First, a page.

One of the Greats

Bobby Lemaire, Sports Editor

On August 23, the New York Yankees held a special pre-game ceremony honoring former manager and recent Hall of Fame inductee, Joe Torre. During the celebration, Torre’s number six was retired and a plaque was unveiled in famed Monument Park listing all of his accomplishments, including four World Series Championships (1996, 1998-2000), six American League Pennants (1996, 1998-2001, 2003) and a record of 1173-767-2. He was the 17th Yankee in team history to get his number retired.

During Torre’s 12-year run as manager (1996-2007), his calm demeanor helped keep the pressure off of the players in front of the ruthless New York media. Throughout his tenure in the Bronx, Torre always seemed to have a solid nucleus of players who were always trusted to check their egos at the door and commit to playing team baseball.

This mutual admiration was shown by the well-known names of his former players who came back to Yankee Stadium to congratulate their former boss. Former Bronx Bombers Paul O’Neill, Tino Martinez, David Cone, Andy Pettitte, Hideki Matsui and Jorge Posada were all greeted by raucous ovations from the Yankee faithful and received adulation from Torre during his speech. Mariano Rivera was supposed to attend, but could not due to travel issues. Watching from the Yankee dugout was current shortstop and future Hall of Famer, Derek Jeter, who will have a similar day honoring him on September 7.

But when Torre was originally hired in 1996, there was no great fanfare in the media or from the fans. Before his first season, the Yanks had not won a World Series since 1978. They made the playoffs in 1995, managed by Buck Showalter, but were eliminated in an epic five game series against Ken Griffey Jr. and the Seattle Mariners. There was finally hope again in the organization. A crop of young prospects were showing their potential (Jeter, Posada, Pettitte) and they finally had a manager who had some sort of playoff experience (Showalter). But in a questionable move, Showalter was fired by George Steinbrenner, the hot-head owner at the time.
After the 1995 season, the Yankees hired Torre to bring New York back to the Promised Land. In Torre’s previous stints as manager with the New York Mets, Atlanta Braves and St. Louis Cardinals, he compiled a mediocre record of 894-1003.

After his hiring, the New York Daily News dubbed Torre “Clueless Joe” as a short term manager who would not be able to stand up to Steinbrenner. As history shows, Torre’s demeanor kept Steinbrenner calm and the Yankees won four titles in his first five years at the helm, including a Championship in 2000 against the New York Mets.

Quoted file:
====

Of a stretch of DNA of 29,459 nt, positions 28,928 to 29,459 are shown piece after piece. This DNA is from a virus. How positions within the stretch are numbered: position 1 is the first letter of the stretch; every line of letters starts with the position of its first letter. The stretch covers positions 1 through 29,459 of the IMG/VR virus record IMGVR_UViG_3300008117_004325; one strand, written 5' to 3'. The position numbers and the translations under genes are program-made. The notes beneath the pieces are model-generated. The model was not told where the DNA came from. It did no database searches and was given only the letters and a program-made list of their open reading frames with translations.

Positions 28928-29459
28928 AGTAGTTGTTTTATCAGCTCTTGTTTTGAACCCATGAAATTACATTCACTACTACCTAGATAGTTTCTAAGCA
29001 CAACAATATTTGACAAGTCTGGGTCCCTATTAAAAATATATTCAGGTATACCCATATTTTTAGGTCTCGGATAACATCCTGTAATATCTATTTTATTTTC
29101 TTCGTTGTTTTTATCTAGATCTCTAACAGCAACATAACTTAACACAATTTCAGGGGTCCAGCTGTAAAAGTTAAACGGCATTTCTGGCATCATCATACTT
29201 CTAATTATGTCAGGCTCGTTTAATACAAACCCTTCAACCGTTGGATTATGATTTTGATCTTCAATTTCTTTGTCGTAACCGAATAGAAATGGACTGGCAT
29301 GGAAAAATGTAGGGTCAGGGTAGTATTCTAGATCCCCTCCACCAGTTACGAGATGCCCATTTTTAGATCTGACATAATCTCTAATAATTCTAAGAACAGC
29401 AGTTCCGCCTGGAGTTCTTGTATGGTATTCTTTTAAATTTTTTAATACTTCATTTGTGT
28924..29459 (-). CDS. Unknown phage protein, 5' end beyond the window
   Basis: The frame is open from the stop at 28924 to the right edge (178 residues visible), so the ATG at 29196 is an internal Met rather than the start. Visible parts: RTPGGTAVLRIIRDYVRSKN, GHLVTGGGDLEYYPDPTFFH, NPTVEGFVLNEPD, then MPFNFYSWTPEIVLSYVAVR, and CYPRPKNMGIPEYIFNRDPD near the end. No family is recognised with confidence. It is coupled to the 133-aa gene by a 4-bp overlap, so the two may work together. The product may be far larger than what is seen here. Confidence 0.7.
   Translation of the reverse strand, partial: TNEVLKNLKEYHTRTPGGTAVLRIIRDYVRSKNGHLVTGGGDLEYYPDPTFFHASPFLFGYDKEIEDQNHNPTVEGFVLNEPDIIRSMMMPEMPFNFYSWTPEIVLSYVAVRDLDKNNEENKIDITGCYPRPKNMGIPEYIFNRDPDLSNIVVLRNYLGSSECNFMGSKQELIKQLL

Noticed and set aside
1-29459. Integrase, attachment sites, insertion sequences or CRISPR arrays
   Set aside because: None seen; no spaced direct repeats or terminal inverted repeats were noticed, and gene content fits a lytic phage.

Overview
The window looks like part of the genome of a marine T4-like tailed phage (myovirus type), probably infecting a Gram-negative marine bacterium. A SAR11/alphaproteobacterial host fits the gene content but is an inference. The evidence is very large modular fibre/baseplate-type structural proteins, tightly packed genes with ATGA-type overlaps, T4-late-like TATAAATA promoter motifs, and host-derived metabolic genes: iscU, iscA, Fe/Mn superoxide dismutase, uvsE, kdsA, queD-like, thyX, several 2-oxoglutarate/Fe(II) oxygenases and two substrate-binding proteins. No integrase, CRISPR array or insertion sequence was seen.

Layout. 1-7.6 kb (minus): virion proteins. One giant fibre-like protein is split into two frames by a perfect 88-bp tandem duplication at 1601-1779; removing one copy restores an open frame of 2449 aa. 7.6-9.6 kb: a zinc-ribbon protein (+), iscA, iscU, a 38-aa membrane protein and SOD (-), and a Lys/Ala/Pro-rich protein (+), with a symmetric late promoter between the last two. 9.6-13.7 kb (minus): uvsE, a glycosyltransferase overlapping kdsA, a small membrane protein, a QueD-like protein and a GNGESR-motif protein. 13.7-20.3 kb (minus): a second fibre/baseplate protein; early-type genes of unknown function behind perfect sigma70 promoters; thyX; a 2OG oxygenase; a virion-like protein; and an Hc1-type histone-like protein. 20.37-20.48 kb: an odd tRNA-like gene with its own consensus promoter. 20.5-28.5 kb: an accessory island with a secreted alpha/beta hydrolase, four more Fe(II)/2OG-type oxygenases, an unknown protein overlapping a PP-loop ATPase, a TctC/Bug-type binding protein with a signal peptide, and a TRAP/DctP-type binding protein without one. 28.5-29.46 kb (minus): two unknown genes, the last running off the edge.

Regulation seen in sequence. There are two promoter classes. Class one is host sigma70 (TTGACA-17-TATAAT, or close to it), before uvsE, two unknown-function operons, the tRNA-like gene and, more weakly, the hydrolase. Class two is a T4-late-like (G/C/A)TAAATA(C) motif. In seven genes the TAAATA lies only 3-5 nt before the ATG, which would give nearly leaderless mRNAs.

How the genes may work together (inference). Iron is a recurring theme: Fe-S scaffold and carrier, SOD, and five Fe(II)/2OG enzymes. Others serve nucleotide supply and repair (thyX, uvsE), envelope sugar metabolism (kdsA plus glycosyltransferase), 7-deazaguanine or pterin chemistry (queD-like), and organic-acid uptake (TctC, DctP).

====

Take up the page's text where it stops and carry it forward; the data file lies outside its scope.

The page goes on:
But after that final championship he won in the “Subway Series,” Steinbrenner and General Manager Brian Cashman changed the way they built their team. Their main goal was no longer to build a team through their farm system and sign players of high character. Instead they went after the biggest names, who seemed only to care about their own personal stats. The signings of Gary Sheffield, Jason Giambi, and the eventual trade for Alex Rodriguez created a culture shift in the locker room. New York continued to make the playoffs from 2001-2007, but Torre was never able to get that elusive fifth ring.  During the 2007 ALDS against the Cleveland Indians, Torre made a managing move that he deemed his worst mistake during his Yankee tenure. During Game 2, the Yankees led the Cleveland Indians 1-0 and in the bottom of the eighth, Torre put in rookie phenom Joba Chamberlain to pitch. But in this inning, a swarm of small insects known as “midges” swarmed Cleveland’s stadium, making it impossible for Chamberlain to focus.  In that inning, Chamberlain threw two wild pitches, allowing Cleveland to tie the game, as the Indians ended up winning Game 2 and the series in four games.

After this playoff failure, the Yankees only offered Torre a one year deal. With Steinbrenner no longer in charge, the power of the franchise went to his sons, Hank and Hal. Torre refused the one year contract and went on to manage the Los Angeles Dodgers. After he retired from managing, Torre co-authored a book with Sports Illustrated’s Tom Verducci  known as “The Yankee Years”, which went in depth about the struggles he went through during his tenure in the Bronx. As time went on the old wounds healed and Yankee fans finally got to celebrate one of the greatest managers in history.


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